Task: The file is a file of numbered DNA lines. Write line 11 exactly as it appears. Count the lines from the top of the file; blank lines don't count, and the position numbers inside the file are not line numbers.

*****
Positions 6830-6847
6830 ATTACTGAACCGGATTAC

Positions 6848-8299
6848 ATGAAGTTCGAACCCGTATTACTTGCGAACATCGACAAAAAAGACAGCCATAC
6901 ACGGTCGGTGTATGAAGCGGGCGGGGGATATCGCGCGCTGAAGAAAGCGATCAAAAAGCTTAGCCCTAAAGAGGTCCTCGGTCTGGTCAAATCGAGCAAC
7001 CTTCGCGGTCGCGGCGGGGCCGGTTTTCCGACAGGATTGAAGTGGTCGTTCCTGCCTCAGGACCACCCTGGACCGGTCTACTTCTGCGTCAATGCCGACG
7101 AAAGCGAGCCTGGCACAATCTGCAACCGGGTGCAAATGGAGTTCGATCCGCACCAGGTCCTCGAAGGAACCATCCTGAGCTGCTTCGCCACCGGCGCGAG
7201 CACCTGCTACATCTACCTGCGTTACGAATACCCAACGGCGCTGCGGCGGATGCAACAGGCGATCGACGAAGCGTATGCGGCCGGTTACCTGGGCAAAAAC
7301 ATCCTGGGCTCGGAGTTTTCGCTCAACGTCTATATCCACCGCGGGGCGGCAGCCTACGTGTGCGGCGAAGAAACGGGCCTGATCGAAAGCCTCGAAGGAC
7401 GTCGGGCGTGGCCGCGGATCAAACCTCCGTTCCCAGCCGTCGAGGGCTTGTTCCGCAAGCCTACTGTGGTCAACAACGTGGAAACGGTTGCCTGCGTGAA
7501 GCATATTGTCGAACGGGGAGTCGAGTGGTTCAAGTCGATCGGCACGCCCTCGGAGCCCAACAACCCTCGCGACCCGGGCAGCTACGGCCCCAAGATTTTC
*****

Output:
7501 GCATATTGTCGAACGGGGAGTCGAGTGGTTCAAGTCGATCGGCACGCCCTCGGAGCCCAACAACCCTCGCGACCCGGGCAGCTACGGCCCCAAGATTTTC